Don't Be Who You're Not

As I’ve been continuing to develop as a preacher (albeit slowly), one of the great temptations I’ve come across has been imitating other men. I mean, seeing these guys who are extraordinarily gifted by God to preach His Word—guys like my  pastor, Norm Millar, and guys like Driscoll, Chandler, Francis Chan, Piper, MacArthur, Platt—and it’s really tempting to want to be like them.

To say things the way they would say it. To act the way they would act.

But isn’t that dishonoring to God?

The other day, I came across this video where Matt Chandler reminds us of the danger of trying to be who you’re not:

As for you, always be sober-minded, endure suffering, do the work of an evangelist, fulfill your ministry. (2 Tim 4:5)

Fulfill the ministry God has intended for you, not for someone else. Don’t be who you’re not.

HT: Zwinglit

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  • Amber

    I agree, we shouldn’t try to be someone else. But I also wonder if preaching is like writing. In writing it’s a natural and often subconcious impulse to try to write like those we admire. As we continue to grow and improve, the dust of someone else’s style shakes off, but key important lessons we’ve learned from the individual stay, eventually compounding into who we truly are as a writer.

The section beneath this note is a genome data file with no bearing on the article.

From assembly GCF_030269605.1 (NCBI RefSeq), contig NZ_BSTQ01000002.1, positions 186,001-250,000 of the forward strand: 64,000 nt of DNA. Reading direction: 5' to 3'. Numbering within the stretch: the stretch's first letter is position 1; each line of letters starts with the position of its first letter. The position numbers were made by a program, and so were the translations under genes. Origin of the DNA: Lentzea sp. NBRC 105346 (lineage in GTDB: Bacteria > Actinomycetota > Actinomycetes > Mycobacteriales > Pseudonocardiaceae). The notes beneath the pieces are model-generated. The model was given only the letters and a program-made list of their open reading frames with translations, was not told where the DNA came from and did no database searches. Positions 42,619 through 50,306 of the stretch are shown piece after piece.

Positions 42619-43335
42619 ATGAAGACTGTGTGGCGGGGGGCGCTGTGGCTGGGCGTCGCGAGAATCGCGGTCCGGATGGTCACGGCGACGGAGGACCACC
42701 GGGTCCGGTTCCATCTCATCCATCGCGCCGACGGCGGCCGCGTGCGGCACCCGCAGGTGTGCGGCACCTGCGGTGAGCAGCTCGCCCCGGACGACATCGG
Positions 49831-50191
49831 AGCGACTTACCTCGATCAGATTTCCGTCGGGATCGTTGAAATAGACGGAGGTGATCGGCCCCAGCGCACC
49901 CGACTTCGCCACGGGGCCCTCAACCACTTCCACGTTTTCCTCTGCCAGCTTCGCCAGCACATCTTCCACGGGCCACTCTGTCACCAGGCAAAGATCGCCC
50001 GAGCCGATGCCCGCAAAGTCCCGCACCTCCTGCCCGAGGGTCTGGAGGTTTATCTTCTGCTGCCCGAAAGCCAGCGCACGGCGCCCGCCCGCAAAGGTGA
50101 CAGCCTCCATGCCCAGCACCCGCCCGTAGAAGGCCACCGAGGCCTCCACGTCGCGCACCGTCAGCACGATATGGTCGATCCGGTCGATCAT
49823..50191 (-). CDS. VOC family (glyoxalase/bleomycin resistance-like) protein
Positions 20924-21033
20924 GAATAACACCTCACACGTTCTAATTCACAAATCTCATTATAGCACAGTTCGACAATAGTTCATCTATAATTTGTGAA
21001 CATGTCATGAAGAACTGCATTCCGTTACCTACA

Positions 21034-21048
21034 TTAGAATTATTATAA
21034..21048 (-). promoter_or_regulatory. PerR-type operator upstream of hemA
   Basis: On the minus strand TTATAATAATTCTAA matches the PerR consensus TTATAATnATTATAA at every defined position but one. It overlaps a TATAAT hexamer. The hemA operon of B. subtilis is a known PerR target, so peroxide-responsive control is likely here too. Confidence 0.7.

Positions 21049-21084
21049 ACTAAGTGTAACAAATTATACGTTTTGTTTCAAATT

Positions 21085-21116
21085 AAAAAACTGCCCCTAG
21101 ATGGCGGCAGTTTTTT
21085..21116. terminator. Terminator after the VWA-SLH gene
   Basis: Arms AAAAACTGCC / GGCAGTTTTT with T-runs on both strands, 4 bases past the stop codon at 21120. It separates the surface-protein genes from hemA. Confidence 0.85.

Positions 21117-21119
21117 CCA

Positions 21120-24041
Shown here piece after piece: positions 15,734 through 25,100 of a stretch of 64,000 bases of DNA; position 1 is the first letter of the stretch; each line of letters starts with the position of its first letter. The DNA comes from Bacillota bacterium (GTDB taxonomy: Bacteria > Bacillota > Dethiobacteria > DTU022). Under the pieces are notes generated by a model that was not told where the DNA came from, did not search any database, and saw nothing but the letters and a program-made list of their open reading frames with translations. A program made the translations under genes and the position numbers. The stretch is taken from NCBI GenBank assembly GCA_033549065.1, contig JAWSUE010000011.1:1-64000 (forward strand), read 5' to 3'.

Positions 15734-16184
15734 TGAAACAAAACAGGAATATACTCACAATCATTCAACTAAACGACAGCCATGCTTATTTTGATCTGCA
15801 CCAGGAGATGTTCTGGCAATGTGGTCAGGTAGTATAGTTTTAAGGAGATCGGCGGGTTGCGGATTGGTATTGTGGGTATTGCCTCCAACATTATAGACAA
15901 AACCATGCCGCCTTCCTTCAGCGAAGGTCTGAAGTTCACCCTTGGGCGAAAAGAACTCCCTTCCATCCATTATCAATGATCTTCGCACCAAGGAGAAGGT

All that to say, I don’t think we should be too hard on ourselves in the process of discovering and honing who we are as preachers and writers when this inevitable tendency occurs.

  • Emily Armstrong

    A great thought. I’m glad that you draw from a diverse crowd for inspiration. Partly because it’d be really annoying to hear someone else’s words come out of your mouth all day 😉

    Mainly though, I’m just glad that you put down that invisible mixing bowl years ago.

  • Aaron Armstrong

    There are definitely some common struggles in finding your own voice. It’s why I really appreciate what Don Carson says, “If you listen to one person, you’ll be a bad imitation. If you listen to two, you’ll be confused. But if you listen to fifty, you’ll start to develop your own voice.”

    I think my concern for myself is that if I’m not actively learning, but just trying to import someone else’s style or gifting into what I’m doing, that’s when it’s going to go bad for me. I’d rather be great at what God has asked me to do than be a bad copy of someone else, y’know?

  • Chris

    I agree, it’s better that you don’t listen to just one pastor and adopt his style. I download a lot of different pastors weekly and some of the pastors at the smaller churches sound just like the “more known” pastors. I don’t mind when one pastor quotes another one though.

    • Aaron Armstrong

      Pastors quoting one another is great; whenever my pastor quotes someone it’s always a hint that I need to check that guy out.